Re: useing a tablet as a chart plotter.
GPS in iPhone or Ipad?
Spoiler :: Ability to talk to cell tower => it has a real GPS
Story version. . . .
It's a Really Good Question.
I bought my first iPhone in 2008 and I had some amazing digital experiences using it before/during /after the Great Chesapeake Bay Schooner Race (s/v Rosemary Ruth) that year where we started and finished the trip in NYC. (Note: Captain Richard Hudson has since sailed to Brasil, Baffin Island, Greenland and then Circumnavigated N&S America via NW passage, Chilean inner passage , the South Shetlands in Antarctica and after S. Africa and Namibia he single handed St. Helena to Norfolk USA when there were some crew transportation problems. Whew!)
Fast forward a decade . . . sprinkle on a couple wrinkles and 3 or 4 gray hairs . . . and today I have many old iDevices laying around and they all are the type that can talk to a cell tower and get an internet connection, which means they all have built in GPS.
Note that the WiFi ONLY iDevices do NOT have GPS built in.
Most of the more than a handful of GPS iDevices are NOT currently registered with a carrier (ATT, Verison, Sprint, T-Mobil, TelCel, etc) and so can only be used with WiFi internet. However they all still function perfectly well as mobile chart plotters. In fact we will have one or more of our boats chartering starting next summer and will be using the old iDevices running apps such iNavX, SEAiq Open, etc as extra throw away chart plotters. Some issues that the OLD Apple iDevices have is, they use an older version of IOS and that they must be registered with an Apple account in order to own/purchase/install Apps. That is unless one JailBreaks the device. Jailbreaking iDevices is something I have no experience with but seems very doable, especially if one is dealing with older devices with a vintage version of Apples IOS operating system, which is currently at version 10. A number of our old iDevices are stuck at IOS 5 or greater but still function, albeit the apps installed are older versions that will function with the older operating system.
( http://ipadpilotnews.com/2015/12/ipad-real-gps/ )
Does the iPad have a “real GPS” in it? December 28, 2015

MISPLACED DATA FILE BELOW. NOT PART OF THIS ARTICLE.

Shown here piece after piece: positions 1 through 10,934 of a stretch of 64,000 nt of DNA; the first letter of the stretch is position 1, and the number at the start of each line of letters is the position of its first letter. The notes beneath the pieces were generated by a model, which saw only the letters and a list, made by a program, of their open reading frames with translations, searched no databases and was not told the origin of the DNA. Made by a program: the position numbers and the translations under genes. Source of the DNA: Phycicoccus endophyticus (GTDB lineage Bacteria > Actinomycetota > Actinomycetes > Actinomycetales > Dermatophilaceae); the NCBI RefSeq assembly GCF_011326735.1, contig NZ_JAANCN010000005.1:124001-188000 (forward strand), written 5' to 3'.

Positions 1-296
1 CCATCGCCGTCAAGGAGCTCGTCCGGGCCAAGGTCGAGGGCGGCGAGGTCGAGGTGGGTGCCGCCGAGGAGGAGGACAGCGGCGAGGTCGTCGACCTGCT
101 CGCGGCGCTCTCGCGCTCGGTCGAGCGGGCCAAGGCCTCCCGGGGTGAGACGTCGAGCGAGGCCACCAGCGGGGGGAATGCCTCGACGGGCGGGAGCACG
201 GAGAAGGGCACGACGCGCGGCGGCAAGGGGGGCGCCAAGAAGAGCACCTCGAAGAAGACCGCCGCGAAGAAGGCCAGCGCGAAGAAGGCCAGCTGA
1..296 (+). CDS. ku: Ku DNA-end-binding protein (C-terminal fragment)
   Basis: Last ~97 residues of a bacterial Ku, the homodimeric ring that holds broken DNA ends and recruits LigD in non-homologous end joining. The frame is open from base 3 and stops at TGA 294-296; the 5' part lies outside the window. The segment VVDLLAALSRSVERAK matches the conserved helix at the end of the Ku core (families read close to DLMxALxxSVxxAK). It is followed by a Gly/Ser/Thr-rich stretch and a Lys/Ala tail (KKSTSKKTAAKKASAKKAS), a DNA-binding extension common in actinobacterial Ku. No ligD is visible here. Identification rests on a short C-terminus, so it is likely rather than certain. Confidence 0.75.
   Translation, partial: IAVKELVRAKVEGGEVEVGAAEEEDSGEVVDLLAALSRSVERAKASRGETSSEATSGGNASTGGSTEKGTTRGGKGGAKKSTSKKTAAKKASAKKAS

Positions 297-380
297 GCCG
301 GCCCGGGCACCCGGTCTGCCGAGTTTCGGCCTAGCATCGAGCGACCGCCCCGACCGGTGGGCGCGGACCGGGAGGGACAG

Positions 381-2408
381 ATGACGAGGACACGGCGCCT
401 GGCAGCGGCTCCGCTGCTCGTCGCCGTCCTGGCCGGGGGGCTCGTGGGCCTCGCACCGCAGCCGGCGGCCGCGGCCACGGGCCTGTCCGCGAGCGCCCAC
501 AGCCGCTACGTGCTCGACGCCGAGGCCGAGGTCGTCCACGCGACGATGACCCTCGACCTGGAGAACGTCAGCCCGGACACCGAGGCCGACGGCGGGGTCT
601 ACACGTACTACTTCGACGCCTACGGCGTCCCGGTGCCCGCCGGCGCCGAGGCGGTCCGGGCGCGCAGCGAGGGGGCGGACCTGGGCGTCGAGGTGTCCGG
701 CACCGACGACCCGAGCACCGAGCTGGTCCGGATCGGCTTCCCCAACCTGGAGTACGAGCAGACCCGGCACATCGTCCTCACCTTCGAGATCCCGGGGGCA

Google the phrase “does the iPad have a GPS” and prepare to be overwhelmed. More than five years after the iPad was introduced, lots of people are still confused about whether the tablet actually has a GPS in it. And if it does have a GPS, is it a “real” one? Let’s bust some myths and settle the issue once and for all.
iPad with built-in GPS
Is it a “real” GPS?
First, some simple facts. Every iPad ever made has both WiFi and Bluetooth, two wireless technologies for connecting to nearby devices (in the case of Bluetooth) and the internet (in the case of WiFi). The only additional option is to add cellular service, originally called 3G and now called LTE for the latest models. This cellular option allows the iPad to connect to the internet anywhere your cell phone works, so if you want to check your email while driving down the interstate, you can do that (but it won’t work in flight).
There’s more to the story, though. In addition to the cellular radio, the 3G/LTE models of the iPad also have a built-in GPS receiver. Apple calls this “assisted GPS,” which is probably where the confusion comes in. By assisted GPS, Apple means that the GPS receiver in the iPad can use nearby cell towers to provide a faster position lock (what engineers call “time to first fix”). Instead of starting up cold and searching for satellites, which can take up to a few minutes in some cases, the iPad knows right where to look. With a hot start like this, your iPad can find its position in just seconds.
This is a handy feature if you’re trying to find your location on a map, especially if you’re in a big city where buildings can block GPS reception. But it’s important to note that the iPad does not require the cellular connection. In fact, you can purchase a 3G/LTE iPad, never sign up for service with Verizon or AT&T and still get very good GPS performance. If you want to test this, go to the Settings app and turn off Cellular Data, Bluetooth and WiFi. Even with all of its wireless radios off, the iPad will still show your position on ForeFlight or Garmin Pilot (again, assuming it’s a 3G/LTE model). And once you’re flying, your iPad will have an excellent view of the sky and should maintain good GPS accuracy.
So “assisted GPS,” far from being a cheap version of GPS or an Apple marketing line, is actually a good thing. By using all the other sensors on the iPad, the GPS performance is improved. Make no mistake: the 3G/LTE iPad has a real GPS built-in.
This is the first lesson ye should learn: There is so much good in the worst of us, and so much bad in the best of us, it doesn't behoove any of us to speak evil of the rest of us.